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We begin with fun with a Star Wars crawler generator:
The news this week has focused in part on the return of Miles Austin and Morris Claiborne, along with Jason Hatcher and J.J. Wilcox.
If Austin could return to his 2009/2010 form, this would be bigger news. Even his 2012 form would not be bad. However, after catching 10 passes in the season opener against the Giants, he has caught a total of five passes for 53 yards. He has not caught a pass since September 22, thanks mostly to his hamstring injury.
Claiborne is not even a starter, having lost his job to Orlando Scandrick. Advanced NFL Stats ranks Claiborne as the #74 cornerback in the league, while Brandon Carr ranks 6th and Orlando Scandrick ranks 35th.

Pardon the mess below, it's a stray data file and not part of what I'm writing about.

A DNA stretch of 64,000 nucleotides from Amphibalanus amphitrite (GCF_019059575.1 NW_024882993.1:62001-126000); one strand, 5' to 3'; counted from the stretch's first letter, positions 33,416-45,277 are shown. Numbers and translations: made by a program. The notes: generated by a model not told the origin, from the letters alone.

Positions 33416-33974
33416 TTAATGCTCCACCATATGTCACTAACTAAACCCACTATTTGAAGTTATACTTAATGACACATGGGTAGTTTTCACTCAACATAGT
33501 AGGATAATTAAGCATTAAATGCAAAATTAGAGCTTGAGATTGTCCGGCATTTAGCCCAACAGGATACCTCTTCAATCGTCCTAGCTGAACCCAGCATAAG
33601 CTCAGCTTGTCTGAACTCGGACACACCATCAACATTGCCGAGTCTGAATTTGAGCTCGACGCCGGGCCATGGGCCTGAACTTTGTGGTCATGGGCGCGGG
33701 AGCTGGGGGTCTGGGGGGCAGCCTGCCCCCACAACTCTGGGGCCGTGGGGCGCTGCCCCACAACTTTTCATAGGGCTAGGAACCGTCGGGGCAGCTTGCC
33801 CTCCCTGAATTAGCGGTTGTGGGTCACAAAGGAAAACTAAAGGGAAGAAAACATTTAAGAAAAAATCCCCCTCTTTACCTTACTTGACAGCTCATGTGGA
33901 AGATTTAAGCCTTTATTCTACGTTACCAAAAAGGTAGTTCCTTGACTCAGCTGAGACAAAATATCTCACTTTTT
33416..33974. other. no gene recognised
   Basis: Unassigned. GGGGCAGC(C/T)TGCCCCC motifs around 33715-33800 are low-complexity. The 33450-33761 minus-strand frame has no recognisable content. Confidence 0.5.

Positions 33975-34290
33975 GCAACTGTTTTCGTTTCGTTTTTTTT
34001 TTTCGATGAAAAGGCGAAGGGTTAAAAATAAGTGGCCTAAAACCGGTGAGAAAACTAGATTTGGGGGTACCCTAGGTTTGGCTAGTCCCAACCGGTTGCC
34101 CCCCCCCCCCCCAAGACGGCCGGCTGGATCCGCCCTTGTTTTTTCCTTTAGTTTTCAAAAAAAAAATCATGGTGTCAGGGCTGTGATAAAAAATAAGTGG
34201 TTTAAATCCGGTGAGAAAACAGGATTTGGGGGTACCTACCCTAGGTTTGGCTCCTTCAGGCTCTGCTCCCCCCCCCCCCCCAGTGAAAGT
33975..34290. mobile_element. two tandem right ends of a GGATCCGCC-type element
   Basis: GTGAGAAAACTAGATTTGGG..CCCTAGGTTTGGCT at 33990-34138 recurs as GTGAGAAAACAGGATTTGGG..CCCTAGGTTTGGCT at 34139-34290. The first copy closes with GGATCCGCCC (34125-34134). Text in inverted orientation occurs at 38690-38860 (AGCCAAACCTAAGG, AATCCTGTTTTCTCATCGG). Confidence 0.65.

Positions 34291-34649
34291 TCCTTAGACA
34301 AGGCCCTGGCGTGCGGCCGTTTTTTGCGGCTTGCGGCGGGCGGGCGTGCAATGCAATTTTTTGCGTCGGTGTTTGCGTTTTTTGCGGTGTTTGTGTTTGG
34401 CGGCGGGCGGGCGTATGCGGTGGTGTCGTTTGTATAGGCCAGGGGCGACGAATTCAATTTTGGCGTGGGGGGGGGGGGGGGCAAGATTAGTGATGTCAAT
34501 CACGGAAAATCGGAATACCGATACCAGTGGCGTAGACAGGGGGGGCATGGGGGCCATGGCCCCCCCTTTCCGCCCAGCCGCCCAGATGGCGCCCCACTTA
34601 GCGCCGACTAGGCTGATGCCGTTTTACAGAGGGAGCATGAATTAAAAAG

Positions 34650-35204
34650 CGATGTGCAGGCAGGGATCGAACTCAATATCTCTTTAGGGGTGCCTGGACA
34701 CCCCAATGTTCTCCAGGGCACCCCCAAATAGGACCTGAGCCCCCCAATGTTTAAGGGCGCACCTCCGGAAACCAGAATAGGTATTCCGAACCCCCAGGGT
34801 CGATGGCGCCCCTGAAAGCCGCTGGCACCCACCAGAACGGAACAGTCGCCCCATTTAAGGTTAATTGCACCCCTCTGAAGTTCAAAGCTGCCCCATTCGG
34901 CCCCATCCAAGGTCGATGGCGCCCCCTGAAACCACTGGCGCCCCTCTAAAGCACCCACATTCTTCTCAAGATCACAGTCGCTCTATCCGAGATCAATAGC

Assuming those ranks (win probability added especially) have some meaning, 74th is not especially impressive.
The #73 corner is Green Bay’s Micah Hyde, a rookie fifth-round pick. Not exactly the same expectations that comes with the #6 pick overall.
As for the Cowboys’ other corners, some good news is that Carr outranks Joe Haden, who is widely considered the best cover corner in the league.
The bad news? Former Cowboy Terence Newman ranks third.
* * *
Here’s a great article by former Dallas columnist Gary Myers about why the Cowboys will not win with Jerry Jones running the franchise as general manager. This is disconcerting:
“As a general manager, he’s horrific. Just horrific,” said a former GM who once helped his team get to a Super Bowl. “What makes him bad is everything he does is based on perception, star power, making a splash. Fourth or fifth on the list is soundness. Everything revolves around him. He undermines his head coaches with his antics. They don’t have a lot of real harmony and he creates a lot of the storms.”
(Hat tip to Fred Goodwin at Dallas Cowboys Books Blog for the link.)
* * *
You might think that a 5-5 record is fairly common, but not for the Cowboys. Since the league added two games to give the league a 16-game schedule in 1978, the Cowboys have started at 5-5 only three times.